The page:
To identify some of the possible environmental factors stimulating the increasingly frequent outbreaks of the scyphomedusa Pelagia noctiluca in the Straits of Messina, we investigated its abundance, growth, reproduction and feeding over a 4-year period, from 2007 to 2011, at two coastal sites. Using either field investigations and manipulative experiments we show that, among the various factors considered, shifts in water temperature (influencing medusae metabolism, growth and reproduction rates) and the size structure of the zooplankton community (their natural preys) can promote the proliferation of P. noctiluca. In particular, we show that increased temperature let jellyfishes to grow more rapidly and reach exceptional sizes. We also report a peculiar opportunistic behavior of P. noctiluca, which makes this species a potentially strong competitor in the pelagic trophic web of the Straits ecosystem. We therefore propose that more frequent P. noctiluca outbreaks stimulated by increasing sea surface temperature and shifts in their prey availability and composition would become, in the near future, a major cause of ecosystem shift.

  7. Monodisc strobilation in Japanese giant box jellyfish Morbakka virulenta (Kishinouye, 1910): a strong implication of phylogenetic similarity between Cubozoa and Scyphozoa.

    PubMed

    Toshino, Sho; Miyake, Hiroshi; Ohtsuka, Susumu; Adachi, Aya; Kondo, Yusuke; Okada, Shoma; Hirabayashi, Takeshi; Hiratsuka, Tatsuya

    2015-01-01

    Both sexes of the Japanese giant box jellyfish Morbakka virulenta were collected from the Seto Inland Sea, western Japan in December 2011, in order to observe the developmental processes from polyps to medusae. The medusa production in M. virulenta is up to now a unique process in cubozoans in that it exhibits a form of monodisc strobilation where the polyp is regenerated before the medusa detaches. This mode of medusa production was previously thought to be exclusive to scyphozoans. The general shape of young medusae resembles that of other cubozoans such as Alatina moseri and Copula sivickisi, but is differentiated from these by the short capitate tentacles and the lack of gastric filaments in the stomach. The unique medusa production of M. virulenta highly implies a phylogenetic similarity between cubozoans and scyphozoans.

  8. Jellyfish as prey: frequency of predation and selective foraging of Boops boops (Vertebrata, Actinopterygii) on the mauve stinger Pelagia noctiluca (Cnidaria, Scyphozoa).

    PubMed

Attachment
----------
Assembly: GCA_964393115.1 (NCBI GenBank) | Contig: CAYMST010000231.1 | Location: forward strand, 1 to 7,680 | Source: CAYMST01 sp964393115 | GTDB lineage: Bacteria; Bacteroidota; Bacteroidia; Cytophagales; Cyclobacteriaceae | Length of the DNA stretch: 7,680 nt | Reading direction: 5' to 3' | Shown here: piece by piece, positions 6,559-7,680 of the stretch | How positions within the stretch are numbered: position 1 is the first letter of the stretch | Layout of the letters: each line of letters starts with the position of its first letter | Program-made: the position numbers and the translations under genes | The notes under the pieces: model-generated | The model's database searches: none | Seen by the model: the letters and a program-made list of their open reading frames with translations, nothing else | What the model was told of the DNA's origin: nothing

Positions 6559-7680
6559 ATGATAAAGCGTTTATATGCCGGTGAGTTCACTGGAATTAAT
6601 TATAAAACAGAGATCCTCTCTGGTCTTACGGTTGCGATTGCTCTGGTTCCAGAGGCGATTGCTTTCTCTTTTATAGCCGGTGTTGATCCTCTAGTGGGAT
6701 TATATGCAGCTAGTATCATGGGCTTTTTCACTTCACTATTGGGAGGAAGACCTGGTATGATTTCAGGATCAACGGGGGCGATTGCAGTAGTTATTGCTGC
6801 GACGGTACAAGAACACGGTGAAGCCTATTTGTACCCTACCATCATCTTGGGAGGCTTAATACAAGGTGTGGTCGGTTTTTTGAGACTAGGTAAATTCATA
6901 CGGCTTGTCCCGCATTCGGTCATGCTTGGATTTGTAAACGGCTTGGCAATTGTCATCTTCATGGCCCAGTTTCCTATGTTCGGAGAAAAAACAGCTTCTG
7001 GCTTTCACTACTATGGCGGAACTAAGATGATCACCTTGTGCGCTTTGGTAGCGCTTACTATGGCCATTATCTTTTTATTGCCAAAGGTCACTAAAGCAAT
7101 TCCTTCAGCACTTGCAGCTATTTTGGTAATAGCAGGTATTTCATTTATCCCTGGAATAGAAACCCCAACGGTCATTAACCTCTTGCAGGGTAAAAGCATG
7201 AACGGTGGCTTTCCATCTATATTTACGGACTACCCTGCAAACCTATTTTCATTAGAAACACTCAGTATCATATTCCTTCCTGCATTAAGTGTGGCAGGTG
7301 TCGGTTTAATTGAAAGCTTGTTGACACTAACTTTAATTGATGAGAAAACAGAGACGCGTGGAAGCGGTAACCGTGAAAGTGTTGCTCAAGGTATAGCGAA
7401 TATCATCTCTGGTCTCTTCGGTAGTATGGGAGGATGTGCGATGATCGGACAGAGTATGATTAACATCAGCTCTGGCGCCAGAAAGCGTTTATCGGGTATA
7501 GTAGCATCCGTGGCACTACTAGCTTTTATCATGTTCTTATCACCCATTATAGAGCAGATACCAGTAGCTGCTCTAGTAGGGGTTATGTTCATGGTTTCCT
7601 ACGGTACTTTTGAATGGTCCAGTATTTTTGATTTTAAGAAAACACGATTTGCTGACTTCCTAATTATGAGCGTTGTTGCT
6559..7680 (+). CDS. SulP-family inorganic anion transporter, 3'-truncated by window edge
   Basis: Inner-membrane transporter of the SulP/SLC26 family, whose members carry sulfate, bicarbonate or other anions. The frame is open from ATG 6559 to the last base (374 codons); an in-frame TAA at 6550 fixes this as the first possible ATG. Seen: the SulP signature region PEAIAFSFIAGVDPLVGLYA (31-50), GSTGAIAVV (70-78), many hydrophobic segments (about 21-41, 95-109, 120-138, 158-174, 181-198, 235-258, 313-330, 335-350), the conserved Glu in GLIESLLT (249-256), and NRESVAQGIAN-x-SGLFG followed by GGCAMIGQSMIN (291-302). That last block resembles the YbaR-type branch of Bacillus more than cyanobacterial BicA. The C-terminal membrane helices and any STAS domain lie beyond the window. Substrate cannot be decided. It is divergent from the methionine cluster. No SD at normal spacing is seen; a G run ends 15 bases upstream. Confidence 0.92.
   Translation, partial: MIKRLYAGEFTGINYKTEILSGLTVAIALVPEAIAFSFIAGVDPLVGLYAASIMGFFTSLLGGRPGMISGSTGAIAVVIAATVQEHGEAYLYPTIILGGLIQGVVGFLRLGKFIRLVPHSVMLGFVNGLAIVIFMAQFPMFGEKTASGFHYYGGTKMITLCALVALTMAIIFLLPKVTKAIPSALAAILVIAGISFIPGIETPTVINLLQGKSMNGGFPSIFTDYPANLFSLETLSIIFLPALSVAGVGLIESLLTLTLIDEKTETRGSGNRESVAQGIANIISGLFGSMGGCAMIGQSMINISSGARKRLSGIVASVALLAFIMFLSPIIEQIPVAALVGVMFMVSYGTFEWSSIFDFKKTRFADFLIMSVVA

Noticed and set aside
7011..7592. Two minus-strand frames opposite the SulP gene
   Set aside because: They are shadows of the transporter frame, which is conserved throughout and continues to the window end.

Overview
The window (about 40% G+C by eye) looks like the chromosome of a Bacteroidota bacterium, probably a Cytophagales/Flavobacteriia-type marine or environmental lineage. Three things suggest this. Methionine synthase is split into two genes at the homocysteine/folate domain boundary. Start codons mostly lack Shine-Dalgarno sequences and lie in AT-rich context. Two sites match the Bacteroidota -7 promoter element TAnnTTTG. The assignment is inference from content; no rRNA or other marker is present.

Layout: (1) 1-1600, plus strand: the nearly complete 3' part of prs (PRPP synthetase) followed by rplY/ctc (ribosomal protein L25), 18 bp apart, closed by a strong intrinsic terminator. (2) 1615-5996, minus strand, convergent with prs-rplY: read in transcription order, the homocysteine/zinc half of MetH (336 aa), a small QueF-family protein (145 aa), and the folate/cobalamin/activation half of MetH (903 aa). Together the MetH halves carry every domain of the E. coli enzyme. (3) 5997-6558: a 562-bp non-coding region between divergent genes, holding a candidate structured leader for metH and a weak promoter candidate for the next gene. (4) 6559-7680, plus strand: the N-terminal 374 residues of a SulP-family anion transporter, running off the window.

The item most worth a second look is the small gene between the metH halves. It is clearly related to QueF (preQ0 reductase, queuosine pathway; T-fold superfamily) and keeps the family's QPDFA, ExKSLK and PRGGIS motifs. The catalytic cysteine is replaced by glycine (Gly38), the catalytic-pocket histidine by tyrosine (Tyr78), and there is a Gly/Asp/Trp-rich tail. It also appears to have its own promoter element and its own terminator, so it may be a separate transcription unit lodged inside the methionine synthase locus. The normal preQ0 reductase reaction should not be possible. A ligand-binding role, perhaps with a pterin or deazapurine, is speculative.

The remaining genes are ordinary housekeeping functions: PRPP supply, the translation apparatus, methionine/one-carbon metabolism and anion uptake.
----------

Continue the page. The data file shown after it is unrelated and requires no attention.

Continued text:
Milisenda, Giacomo; Rosa, Sara; Fuentes, Veronica L; Boero, Ferdinando; Guglielmo, Letterio; Purcell, Jennifer E; Piraino, Stefano

    2014-01-01

    In recent years, jellyfish blooms have attracted considerable scientific interest for their potential impacts on human activities and ecosystem functioning, with much attention paid to jellyfish as predators and to gelatinous biomass as a carbon sink. Other than qualitative data and observations, few studies have quantified direct predation of fish on jellyfish to clarify whether they may represent a seasonally abundant food source. Here we estimate predation frequency by the commercially valuable Mediterranean bogue, Boops boops on the mauve stinger jellyfish, Pelagia noctiluca, in the Strait of Messina (NE Sicily). A total of 1054 jellyfish were sampled throughout one year to quantify predation by B. boops from bite marks on partially eaten jellyfish and energy density of the jellyfish. Predation by B. boops in summer was almost twice that in winter, and they selectively fed according to medusa gender and body part. Calorimetric analysis and biochemical composition showed that female jellyfish gonads had significantly higher energy content than male gonads due to more lipids and that gonads had six-fold higher energy content than the somatic tissues due to higher lipid and protein concentrations. Energetically, jellyfish gonads represent a highly rewarding food source, largely available to B. boops throughout spring and summer. During the remainder of the year, when gonads were not very evident, fish predation switched towards less-selective foraging on the somatic gelatinous biomass. P. noctiluca, the most abundant jellyfish species in the Mediterranean Sea and a key planktonic predator, may represent not only a nuisance for human leisure activities and a source of mortality for fish eggs and larvae, but also an important resource for fish species of commercial value, such as B. boops.